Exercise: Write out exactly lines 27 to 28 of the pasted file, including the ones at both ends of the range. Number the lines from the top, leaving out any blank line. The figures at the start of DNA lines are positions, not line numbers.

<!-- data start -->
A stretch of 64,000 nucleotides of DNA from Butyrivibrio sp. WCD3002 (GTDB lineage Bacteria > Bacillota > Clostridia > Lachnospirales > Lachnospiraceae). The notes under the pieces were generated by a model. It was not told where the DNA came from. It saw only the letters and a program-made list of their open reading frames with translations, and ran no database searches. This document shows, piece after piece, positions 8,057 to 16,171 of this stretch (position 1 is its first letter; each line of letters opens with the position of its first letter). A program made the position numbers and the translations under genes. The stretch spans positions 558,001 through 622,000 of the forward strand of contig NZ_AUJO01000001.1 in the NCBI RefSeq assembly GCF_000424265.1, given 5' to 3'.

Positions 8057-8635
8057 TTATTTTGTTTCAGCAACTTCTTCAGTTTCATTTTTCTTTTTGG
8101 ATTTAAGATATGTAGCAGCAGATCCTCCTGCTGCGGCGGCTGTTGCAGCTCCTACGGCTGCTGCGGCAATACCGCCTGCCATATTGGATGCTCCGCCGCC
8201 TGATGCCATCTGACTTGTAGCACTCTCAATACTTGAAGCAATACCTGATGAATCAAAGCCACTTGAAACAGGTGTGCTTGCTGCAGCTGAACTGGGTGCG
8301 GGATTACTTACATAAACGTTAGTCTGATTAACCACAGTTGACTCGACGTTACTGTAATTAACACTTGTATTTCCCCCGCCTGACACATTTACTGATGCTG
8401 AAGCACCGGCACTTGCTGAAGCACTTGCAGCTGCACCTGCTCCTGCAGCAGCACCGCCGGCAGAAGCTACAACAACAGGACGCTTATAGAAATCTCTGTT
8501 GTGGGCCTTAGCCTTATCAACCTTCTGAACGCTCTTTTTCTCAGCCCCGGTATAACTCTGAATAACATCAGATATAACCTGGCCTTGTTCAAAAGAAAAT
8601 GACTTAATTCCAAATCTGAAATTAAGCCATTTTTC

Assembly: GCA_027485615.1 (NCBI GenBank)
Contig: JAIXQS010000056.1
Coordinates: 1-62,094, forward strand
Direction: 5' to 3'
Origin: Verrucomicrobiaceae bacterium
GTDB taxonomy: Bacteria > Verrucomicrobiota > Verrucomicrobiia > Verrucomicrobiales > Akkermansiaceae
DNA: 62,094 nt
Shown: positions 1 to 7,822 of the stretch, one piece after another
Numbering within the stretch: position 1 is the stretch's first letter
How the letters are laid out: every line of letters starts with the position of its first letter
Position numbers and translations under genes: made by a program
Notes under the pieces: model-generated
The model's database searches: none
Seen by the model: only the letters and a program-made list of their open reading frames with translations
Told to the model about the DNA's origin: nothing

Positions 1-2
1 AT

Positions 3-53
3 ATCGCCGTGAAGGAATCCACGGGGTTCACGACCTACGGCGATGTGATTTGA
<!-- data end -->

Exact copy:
Positions 3-53
3 ATCGCCGTGAAGGAATCCACGGGGTTCACGACCTACGGCGATGTGATTTGA